Of the many groups that sprung up in the wake of the phenomenal success of The Kingston Trio, The Limeliters were among the more authentic interpreters of folk in a sea of bland, college friendly sound-alike groups.
Singer Glenn Yarbrough, had also been at St John’s College with Holzman, and among their fellow students they were voted as the two least likely to succeed. Yarbrough had already released two albums for Elektra: Here We Go Baby! in 1957 (later renamed Glenn Yarbrough); and, with Marilyn Child, English And American Folksongs before he began performing at the Limelite club in Aspen, Colorado with Alex Hassilev. They teamed up with musicologist and bass player Lou Gottlieb, once with the influential Gateway Singers. The trio soon built up a reputation for music in California’s top clubs Cosmo Alley and the hungry I.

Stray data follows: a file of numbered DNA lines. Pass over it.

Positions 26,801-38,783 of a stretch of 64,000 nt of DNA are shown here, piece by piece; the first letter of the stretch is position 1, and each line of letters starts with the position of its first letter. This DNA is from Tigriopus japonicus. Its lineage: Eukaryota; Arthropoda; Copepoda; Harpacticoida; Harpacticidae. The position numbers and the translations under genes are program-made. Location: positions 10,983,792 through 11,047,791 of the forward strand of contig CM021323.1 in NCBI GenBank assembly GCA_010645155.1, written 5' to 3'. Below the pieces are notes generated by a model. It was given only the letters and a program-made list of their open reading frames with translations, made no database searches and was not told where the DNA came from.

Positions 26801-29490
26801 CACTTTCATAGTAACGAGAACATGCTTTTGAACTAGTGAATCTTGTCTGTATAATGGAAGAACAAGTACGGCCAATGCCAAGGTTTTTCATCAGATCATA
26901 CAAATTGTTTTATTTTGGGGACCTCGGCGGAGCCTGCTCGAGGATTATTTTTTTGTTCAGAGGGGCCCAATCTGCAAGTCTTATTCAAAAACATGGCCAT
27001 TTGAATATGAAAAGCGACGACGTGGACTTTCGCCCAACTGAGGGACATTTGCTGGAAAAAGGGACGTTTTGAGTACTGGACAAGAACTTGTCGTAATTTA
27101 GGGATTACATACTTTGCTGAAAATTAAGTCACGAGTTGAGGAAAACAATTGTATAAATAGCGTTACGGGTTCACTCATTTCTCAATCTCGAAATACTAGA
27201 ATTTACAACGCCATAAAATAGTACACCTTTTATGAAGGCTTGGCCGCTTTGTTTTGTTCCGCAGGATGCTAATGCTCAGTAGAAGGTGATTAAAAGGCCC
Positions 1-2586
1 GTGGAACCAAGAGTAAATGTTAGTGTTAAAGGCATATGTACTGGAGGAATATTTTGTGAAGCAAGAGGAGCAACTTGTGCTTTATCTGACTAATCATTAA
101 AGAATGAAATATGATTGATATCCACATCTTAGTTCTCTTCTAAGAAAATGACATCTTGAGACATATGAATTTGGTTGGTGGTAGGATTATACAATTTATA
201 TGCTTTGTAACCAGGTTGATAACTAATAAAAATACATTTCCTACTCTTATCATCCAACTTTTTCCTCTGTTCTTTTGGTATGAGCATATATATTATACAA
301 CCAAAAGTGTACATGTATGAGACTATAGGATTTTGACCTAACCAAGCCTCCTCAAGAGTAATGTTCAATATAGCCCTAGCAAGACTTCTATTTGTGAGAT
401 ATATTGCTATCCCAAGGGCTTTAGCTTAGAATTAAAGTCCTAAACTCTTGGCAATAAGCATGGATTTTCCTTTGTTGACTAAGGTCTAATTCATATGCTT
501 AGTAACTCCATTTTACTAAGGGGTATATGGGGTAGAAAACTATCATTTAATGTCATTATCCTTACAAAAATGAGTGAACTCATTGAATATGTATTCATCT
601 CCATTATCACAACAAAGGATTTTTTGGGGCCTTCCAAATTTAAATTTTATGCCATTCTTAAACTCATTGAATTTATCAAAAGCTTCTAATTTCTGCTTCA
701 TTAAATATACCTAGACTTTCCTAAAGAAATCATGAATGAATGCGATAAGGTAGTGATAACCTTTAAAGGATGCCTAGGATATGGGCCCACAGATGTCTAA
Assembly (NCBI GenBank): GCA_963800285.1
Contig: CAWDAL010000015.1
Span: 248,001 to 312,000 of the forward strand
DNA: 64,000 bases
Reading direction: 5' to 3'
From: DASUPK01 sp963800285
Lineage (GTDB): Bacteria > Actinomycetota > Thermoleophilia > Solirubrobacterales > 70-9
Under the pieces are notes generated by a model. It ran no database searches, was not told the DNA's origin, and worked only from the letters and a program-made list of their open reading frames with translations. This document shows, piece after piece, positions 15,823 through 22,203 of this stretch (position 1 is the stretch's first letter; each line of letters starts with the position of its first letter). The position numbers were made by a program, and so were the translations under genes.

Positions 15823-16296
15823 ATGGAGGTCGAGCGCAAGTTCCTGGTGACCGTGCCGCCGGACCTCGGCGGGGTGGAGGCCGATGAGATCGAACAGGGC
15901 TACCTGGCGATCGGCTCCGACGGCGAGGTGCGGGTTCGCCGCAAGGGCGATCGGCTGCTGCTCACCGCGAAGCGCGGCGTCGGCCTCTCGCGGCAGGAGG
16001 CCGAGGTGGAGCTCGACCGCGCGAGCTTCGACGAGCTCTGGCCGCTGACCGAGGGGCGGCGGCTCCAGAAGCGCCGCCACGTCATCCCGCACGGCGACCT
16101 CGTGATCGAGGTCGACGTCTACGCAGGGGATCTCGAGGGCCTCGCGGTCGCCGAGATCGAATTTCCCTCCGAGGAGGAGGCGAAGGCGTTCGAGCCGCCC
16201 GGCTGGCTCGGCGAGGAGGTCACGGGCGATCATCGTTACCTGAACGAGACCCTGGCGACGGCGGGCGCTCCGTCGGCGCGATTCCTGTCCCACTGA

All three were fine instrumentalists, but they also delivered a highly entertaining stage act. The Limeliters also harboured pop ambitions, Elektra releasing “The Hammer Song” as a single, then unusual for the label. It made no impact but the group’s debut album, The Limeliters, gave Elektra its first ever chart album, reaching a lofty Number 72.